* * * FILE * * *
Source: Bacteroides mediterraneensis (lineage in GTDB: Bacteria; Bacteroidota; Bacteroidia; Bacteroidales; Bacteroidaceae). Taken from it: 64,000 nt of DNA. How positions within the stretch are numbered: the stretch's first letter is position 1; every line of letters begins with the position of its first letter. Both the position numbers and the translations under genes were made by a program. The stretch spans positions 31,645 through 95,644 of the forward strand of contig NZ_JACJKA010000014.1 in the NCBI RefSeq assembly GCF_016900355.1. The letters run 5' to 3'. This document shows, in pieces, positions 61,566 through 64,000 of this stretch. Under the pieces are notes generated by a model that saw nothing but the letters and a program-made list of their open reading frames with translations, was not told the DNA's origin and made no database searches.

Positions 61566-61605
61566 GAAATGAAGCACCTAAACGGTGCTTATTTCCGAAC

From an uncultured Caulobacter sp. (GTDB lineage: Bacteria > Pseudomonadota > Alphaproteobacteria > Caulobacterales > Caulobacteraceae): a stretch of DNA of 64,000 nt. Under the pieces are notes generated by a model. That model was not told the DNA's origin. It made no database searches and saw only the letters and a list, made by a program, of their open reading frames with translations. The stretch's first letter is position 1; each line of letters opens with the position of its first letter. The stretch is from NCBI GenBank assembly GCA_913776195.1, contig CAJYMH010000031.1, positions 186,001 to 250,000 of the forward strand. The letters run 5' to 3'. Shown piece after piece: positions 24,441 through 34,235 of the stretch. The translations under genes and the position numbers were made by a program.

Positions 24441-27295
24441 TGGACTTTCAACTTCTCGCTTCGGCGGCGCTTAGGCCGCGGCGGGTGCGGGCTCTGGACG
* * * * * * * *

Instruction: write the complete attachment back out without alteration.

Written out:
Source: Bacteroides mediterraneensis (lineage in GTDB: Bacteria; Bacteroidota; Bacteroidia; Bacteroidales; Bacteroidaceae). Taken from it: 64,000 nt of DNA. How positions within the stretch are numbered: the stretch's first letter is position 1; every line of letters begins with the position of its first letter. Both the position numbers and the translations under genes were made by a program. The stretch spans positions 31,645 through 95,644 of the forward strand of contig NZ_JACJKA010000014.1 in the NCBI RefSeq assembly GCF_016900355.1. The letters run 5' to 3'. This document shows, in pieces, positions 61,566 through 64,000 of this stretch. Under the pieces are notes generated by a model that saw nothing but the letters and a program-made list of their open reading frames with translations, was not told the DNA's origin and made no database searches.

Positions 61566-61605
61566 GAAATGAAGCACCTAAACGGTGCTTATTTCCGAAC

From an uncultured Caulobacter sp. (GTDB lineage: Bacteria > Pseudomonadota > Alphaproteobacteria > Caulobacterales > Caulobacteraceae): a stretch of DNA of 64,000 nt. Under the pieces are notes generated by a model. That model was not told the DNA's origin. It made no database searches and saw only the letters and a list, made by a program, of their open reading frames with translations. The stretch's first letter is position 1; each line of letters opens with the position of its first letter. The stretch is from NCBI GenBank assembly GCA_913776195.1, contig CAJYMH010000031.1, positions 186,001 to 250,000 of the forward strand. The letters run 5' to 3'. Shown piece after piece: positions 24,441 through 34,235 of the stretch. The translations under genes and the position numbers were made by a program.

Positions 24441-27295
24441 TGGACTTTCAACTTCTCGCTTCGGCGGCGCTTAGGCCGCGGCGGGTGCGGGCTCTGGACG